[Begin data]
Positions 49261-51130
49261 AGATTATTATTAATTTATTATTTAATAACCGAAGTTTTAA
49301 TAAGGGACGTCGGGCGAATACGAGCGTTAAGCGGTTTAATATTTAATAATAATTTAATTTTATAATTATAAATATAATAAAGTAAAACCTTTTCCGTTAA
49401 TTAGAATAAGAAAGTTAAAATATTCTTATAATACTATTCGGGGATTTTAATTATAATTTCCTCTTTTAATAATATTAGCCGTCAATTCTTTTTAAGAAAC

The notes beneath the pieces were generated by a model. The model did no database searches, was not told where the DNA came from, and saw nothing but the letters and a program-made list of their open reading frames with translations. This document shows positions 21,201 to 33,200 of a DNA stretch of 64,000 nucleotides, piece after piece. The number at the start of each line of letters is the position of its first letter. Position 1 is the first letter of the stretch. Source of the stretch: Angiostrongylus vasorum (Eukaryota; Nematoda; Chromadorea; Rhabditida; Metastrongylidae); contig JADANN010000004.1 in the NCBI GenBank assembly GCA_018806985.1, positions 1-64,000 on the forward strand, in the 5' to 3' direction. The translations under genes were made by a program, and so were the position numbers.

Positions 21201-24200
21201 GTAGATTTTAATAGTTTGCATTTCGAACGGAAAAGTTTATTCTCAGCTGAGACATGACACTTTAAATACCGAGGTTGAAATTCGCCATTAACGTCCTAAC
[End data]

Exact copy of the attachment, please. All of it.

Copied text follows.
Positions 49261-51130
49261 AGATTATTATTAATTTATTATTTAATAACCGAAGTTTTAA
49301 TAAGGGACGTCGGGCGAATACGAGCGTTAAGCGGTTTAATATTTAATAATAATTTAATTTTATAATTATAAATATAATAAAGTAAAACCTTTTCCGTTAA
49401 TTAGAATAAGAAAGTTAAAATATTCTTATAATACTATTCGGGGATTTTAATTATAATTTCCTCTTTTAATAATATTAGCCGTCAATTCTTTTTAAGAAAC

The notes beneath the pieces were generated by a model. The model did no database searches, was not told where the DNA came from, and saw nothing but the letters and a program-made list of their open reading frames with translations. This document shows positions 21,201 to 33,200 of a DNA stretch of 64,000 nucleotides, piece after piece. The number at the start of each line of letters is the position of its first letter. Position 1 is the first letter of the stretch. Source of the stretch: Angiostrongylus vasorum (Eukaryota; Nematoda; Chromadorea; Rhabditida; Metastrongylidae); contig JADANN010000004.1 in the NCBI GenBank assembly GCA_018806985.1, positions 1-64,000 on the forward strand, in the 5' to 3' direction. The translations under genes were made by a program, and so were the position numbers.

Positions 21201-24200
21201 GTAGATTTTAATAGTTTGCATTTCGAACGGAAAAGTTTATTCTCAGCTGAGACATGACACTTTAAATACCGAGGTTGAAATTCGCCATTAACGTCCTAAC